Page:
As a buyer, I completely understand the reasons to not cap the POH income in your valuation. BUT, as a seller, it is hard not to recognize that income and the desire to incorporate the value and income it creates in the deal. As an example, I have a small park with 8 POH’s. Space rent is $250 and I generate from $550 to $650 total for these POH’s so on average I generate $2,800 per month on the POH’ income alone, above space rent. In my opinion, that is income and value I can’t simply dismiss as not being worth anything and assign no value to it when its time to sell. And I have to believe there are many people out there who would see value in that income as well, even a relatively knowledgeable investor. Hands on owners, local buyers, handyman buyers, etc. So, is there a balance point to reasonably acknowledge that income that would be reasonable, fair and valuable to both buyer and seller? Thanks for any feedback.
Are the POHs on some kind of rent/lease-to-own program? How old are they and what condition are they in? And, what has been the expenses associated with renting the homes.
Of course, park-owned home income is income. But the problem is in how you value that income. If you look at a business to buy through a business broker, the going rate is 2 to 5 times net income (20% cap rate to 50% cap rate). A 10% cap rate is reserved only for real estate – and the homes are not real estate, but only personal property. So if you apply a 30% cap rate on the park-owned home income, then here’s what the value of the homes would be under your scenario:$650 home rent minus $250 lot rent minus $100 in property tax, insurance and repairs = $300 in rent x 12 months = $3,600. At a 30% cap rate, that values the home at around $12,000, which may be reasonable in some markets. At a 10% cap rate, the value is $36,000, which is obviously insane. When we sell our own parks, we only value the homes at what a home is worth, not as a function of the rent, because we know that capping home rent at 10% is not reasonable for the buyer.But the easier demonstration is if I turn the table and offer you the ability, right now, to buy any of the mobile homes in any of our communities at a 10% cap rate. Would you do it? If so, we’d be happy to sell you as many as you can afford. To date, we have never had a taker on that offer (although we’re still looking).So the moral is that it’s not the income that’s the problem in valuing park-owed homes, it’s the cap rate that is used.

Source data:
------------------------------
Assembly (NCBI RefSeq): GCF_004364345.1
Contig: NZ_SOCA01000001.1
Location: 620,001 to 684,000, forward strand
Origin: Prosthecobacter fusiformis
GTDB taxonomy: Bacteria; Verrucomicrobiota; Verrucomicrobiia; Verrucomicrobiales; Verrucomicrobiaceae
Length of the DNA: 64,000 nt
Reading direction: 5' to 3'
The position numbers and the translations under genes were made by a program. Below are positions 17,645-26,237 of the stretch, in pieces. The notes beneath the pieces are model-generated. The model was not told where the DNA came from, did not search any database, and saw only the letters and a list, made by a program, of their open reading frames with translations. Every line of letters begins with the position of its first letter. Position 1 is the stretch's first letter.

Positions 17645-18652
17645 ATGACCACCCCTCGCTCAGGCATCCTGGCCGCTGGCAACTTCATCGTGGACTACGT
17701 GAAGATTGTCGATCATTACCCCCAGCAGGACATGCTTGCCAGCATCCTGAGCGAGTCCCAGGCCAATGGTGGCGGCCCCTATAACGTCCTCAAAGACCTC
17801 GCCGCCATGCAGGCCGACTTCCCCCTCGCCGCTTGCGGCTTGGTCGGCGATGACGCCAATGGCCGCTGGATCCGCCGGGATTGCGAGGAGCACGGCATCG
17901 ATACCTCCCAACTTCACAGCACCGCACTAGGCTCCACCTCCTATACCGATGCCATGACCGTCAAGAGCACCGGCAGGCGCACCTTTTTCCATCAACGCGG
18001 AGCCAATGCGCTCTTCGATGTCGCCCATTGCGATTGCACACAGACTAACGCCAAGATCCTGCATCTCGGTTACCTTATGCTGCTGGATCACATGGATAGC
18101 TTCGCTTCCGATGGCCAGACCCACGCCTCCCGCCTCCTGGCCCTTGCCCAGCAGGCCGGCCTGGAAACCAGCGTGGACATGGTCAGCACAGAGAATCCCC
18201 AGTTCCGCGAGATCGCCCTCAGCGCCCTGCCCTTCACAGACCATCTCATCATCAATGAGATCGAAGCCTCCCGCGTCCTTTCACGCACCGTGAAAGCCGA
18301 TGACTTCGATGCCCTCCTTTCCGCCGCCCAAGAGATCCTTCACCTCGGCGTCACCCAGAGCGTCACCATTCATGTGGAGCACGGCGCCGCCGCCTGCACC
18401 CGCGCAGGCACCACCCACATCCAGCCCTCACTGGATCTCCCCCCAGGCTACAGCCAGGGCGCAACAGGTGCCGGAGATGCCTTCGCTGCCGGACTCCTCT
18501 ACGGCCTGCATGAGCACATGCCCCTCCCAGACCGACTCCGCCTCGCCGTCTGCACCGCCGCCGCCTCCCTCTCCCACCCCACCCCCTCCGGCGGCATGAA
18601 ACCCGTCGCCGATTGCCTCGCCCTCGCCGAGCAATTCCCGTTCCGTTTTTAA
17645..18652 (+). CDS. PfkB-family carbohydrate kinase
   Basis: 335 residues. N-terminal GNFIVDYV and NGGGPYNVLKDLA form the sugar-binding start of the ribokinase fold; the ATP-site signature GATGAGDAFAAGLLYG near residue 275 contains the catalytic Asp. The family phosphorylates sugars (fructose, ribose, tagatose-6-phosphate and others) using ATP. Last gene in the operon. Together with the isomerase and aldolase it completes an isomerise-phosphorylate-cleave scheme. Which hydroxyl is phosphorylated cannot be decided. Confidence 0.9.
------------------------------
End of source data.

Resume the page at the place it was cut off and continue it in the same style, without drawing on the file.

I have to admit I’m having a hard time understanding this valuation.Of course, the mobile itself is not worth $36K, in your example, Frank. But why isn’t the income worth that much? Why isn’t income from a POH, if accurately estimated, of the same value as income from a non-POH? I wouldn’t want a POH because of the maintenance issues, but if those costs are accurately accounted for in determining the net income from the home, I don’t see why it shouldn’t receive the same cap rate as the rest of the park’s income.dave